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Coronavirus won't win: How to manage your stress and anxiety in tough times

Here are tips on how to manage anxiety and stress during this global health crisis.

AUSTIN, Texas — The coronavirus pandemic is a health crisis most of us have never experienced in our lives, and it is causing unprecedented and unforeseen changes.

People are losing jobs, businesses are facing huge losses and healthcare workers, first responders, truck drivers, grocery store workers and so many others are working tirelessly to keep everyone safe and secure. 

Millions of Texans are being told to self-quarantine to help flatten the curve.

Whatever the reason may be, people may feel stressed, scared and anxious. It is important to know you are not alone. 

Nakia is a professional musician of more than 18 years. As the founder and president of Austin Texas Musicians, he knows he is not the only one hurting right now. Other musicians expressed losses impacting them. 

"This is not easy for me, I don't think it's easy for anybody," Nakia said.


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Nakia lost at least $8,500 from canceled gigs so far. While he feels anxious and stressed, he said meditation, music, family and walks with his dog help him process during these tough times.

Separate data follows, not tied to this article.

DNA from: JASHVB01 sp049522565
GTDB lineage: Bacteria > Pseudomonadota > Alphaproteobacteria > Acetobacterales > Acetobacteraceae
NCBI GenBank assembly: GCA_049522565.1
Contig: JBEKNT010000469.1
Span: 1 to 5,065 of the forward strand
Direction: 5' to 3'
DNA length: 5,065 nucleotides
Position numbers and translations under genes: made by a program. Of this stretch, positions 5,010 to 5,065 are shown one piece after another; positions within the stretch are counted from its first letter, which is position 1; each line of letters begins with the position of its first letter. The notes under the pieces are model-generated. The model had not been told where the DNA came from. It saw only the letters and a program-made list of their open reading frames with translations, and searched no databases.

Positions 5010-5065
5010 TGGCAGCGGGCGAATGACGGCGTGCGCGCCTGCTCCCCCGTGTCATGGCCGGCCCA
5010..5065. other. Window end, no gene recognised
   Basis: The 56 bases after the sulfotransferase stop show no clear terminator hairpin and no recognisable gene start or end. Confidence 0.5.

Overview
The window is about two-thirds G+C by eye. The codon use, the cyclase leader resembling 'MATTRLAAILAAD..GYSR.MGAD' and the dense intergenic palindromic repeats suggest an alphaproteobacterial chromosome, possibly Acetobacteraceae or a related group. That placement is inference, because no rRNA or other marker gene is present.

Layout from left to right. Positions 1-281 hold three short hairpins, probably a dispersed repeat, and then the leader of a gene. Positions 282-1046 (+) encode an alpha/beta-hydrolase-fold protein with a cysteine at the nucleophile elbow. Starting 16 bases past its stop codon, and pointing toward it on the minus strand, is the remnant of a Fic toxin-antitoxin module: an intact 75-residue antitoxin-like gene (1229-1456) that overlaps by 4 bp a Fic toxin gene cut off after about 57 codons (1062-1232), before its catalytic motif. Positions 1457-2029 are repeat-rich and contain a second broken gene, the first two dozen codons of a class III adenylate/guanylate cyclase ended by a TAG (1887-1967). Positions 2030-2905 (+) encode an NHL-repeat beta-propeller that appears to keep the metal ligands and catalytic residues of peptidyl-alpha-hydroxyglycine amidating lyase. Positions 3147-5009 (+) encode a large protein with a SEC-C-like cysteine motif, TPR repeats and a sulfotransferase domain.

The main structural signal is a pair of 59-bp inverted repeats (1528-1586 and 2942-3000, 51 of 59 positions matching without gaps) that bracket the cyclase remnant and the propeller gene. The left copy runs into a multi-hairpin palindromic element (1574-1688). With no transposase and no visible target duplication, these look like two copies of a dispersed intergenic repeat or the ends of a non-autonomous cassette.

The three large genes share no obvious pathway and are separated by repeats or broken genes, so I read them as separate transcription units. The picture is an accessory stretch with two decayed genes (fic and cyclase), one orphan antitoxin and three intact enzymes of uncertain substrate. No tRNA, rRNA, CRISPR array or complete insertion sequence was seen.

“I try to take at least two times a day to stop, just put the phone down, take my glasses off, sit and really witness my breath and be with my body and not try to focus on anything else," he said.

Managing stress and anxiety caused by the coronavirus pandemic is different for everyone, according to Ginny Maril, the associate director of clinical services at the University of Texas' Counseling and Mental Health Center. Maril holds a doctorate in psychology.

"I think it is helpful to think of things in terms of what we can control and what we cannot control," she said.

It starts by maintaining good physical health, she said. This includes eating healthy, drinking water, exercising and getting enough sleep. 

"Are we doing some of these basic physiological things that are going to help regulate our bodies and also our emotions more effectively," Maril asked. 

To help get a full night's rest, she recommended maintaining a consistent and structured sleep routine and disconnecting from your phone before lying down in bed.

The amount of information consumed on social media and news outlets may also contribute to anxiety or stress, Maril added. 

Nakia said he turns his notifications off so that he can choose when he wants to look at the information.

“I specifically only look at information from the City of Austin, from the CDC and really reputable news sources that I know are fact-based," he said.

Finally, do not internalize feelings. Maril recommended that anyone who is feeling emotional should find someone to talk to about it.

“The best things we can do are reach out to these people in our lives as safely as we can and stay connected with them," she said.

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While people practice social distancing, the best way to do this is through technology, she added. 

While it is difficult to pinpoint the end to this health crisis, Maril suggested focusing on the present instead of thinking too far ahead into the future.

"When you find yourself getting away way ahead thinking of the what-ifs and the things that could possibly happen, those are infinite," she said. "We could do that forever, all day long. When that starts happening, try to refocus and bring it back to right now.” 

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